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Anyone else repulsed by Alcohol?

  • #1
    Registered Users Posts: 3,507 ✭✭✭ lufties


    I mean, I don't even think about it anymore. It sounds strange to say this to a drinker, but Alcohol doesn't even register with me anymore to the point it repulses me.
    A year ago I defined myself as a drinker, and it was part of who I was. Now alcohol is like a complete stranger.
    Anyone else feel like this?


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Comments



  • Let me in on your secret




  • Let me in on your secret

    I think once you have some time AF, like any drug it will completely leave your system. You will also develop new interests and coping mechanisms (fight or flight).




  • lufties wrote: »
    I mean, I don't even think about it anymore. It sounds strange to say this to a drinker, but Alcohol doesn't even register with me anymore to the point it repulses me.
    A year ago I defined myself as a drinker, and it was part of who I was. Now alcohol is like a complete stranger.
    Anyone else feel like this?

    You were doing it wrong.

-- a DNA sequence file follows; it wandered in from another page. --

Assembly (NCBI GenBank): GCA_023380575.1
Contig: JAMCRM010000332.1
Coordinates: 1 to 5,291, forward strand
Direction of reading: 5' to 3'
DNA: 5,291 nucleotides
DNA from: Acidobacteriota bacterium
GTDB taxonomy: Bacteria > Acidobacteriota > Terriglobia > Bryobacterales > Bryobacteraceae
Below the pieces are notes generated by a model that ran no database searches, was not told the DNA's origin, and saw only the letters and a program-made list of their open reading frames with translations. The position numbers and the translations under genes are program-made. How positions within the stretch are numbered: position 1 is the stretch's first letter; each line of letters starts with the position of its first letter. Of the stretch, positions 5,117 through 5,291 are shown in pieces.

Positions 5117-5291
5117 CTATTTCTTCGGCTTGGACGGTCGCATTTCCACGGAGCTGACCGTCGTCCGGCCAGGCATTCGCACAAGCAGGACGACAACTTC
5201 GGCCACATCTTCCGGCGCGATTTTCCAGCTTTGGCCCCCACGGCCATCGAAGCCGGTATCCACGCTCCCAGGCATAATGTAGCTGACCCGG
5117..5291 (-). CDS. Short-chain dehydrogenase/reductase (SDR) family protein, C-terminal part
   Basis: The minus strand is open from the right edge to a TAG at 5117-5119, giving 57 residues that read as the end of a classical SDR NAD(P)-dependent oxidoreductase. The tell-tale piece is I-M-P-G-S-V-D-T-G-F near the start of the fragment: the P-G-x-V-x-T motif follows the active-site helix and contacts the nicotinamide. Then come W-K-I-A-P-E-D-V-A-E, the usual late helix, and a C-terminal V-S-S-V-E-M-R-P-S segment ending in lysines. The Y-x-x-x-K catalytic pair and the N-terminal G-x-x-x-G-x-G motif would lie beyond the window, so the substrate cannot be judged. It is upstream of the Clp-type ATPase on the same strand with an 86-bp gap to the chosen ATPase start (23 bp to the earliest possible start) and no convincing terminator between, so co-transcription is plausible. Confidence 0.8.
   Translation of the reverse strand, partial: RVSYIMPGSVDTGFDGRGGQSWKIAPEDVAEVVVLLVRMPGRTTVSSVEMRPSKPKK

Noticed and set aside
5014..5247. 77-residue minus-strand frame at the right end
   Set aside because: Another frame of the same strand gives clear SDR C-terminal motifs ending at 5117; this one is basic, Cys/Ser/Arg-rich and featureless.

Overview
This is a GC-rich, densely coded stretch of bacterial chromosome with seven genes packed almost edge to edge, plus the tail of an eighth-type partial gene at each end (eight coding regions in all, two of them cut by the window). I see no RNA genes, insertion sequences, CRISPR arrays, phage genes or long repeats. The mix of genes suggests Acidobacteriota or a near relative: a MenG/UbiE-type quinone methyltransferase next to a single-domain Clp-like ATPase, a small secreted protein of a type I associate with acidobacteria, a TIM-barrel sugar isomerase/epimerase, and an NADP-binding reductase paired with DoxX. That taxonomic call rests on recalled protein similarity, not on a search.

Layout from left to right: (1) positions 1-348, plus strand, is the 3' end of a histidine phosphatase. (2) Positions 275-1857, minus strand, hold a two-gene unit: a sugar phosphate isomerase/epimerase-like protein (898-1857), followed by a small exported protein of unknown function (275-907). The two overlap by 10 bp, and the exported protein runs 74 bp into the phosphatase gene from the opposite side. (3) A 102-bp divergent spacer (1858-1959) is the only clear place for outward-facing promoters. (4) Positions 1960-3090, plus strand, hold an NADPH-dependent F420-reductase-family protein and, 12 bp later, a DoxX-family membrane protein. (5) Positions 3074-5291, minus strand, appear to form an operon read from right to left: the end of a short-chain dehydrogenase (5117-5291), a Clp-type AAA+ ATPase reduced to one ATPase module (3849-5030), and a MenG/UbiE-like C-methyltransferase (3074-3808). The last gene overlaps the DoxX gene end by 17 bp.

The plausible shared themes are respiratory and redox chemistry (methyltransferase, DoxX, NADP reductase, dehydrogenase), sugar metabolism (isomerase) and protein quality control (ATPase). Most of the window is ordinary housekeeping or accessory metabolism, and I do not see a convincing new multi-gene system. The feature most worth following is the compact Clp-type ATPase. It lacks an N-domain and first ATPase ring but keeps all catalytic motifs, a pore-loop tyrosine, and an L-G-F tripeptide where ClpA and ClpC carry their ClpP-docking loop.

Alcohol is grand in moderation or the rare blowout.




  • I stopped drinking regularly a good few years ago. I would still drink at Christmas, Weddings and a couple of times during the Summer if there was a BBQ or get together.

    I had a couple of cans of Guinness last night when the missus opened some vodka. I was looking forward to having one or 2. I used to love the stuff but after the first sip it completely turned me off. To the point where I don’t think I would ever try it again or any other spirits.




  • I stopped drinking about 2 years ago and now the slightest taste of any drink just puts me completely off


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  • More or less haven't had a drink in just over a year here and I'd be the same.

    I didn't give it up voluntarily either, more so down to an illness changing lifestyle that restricts me from going on the rip. I used to love a round of pints every weekend too, now I can't stand them.

    I'd a single bottle of beer the other week and I felt as sick as a dog for days after it. I think it's just lager that doesn't sit with me.

    I can still do a single Guinness/Stout or 2 tops, but even that's not the same anymore. I prefer not to drink at all.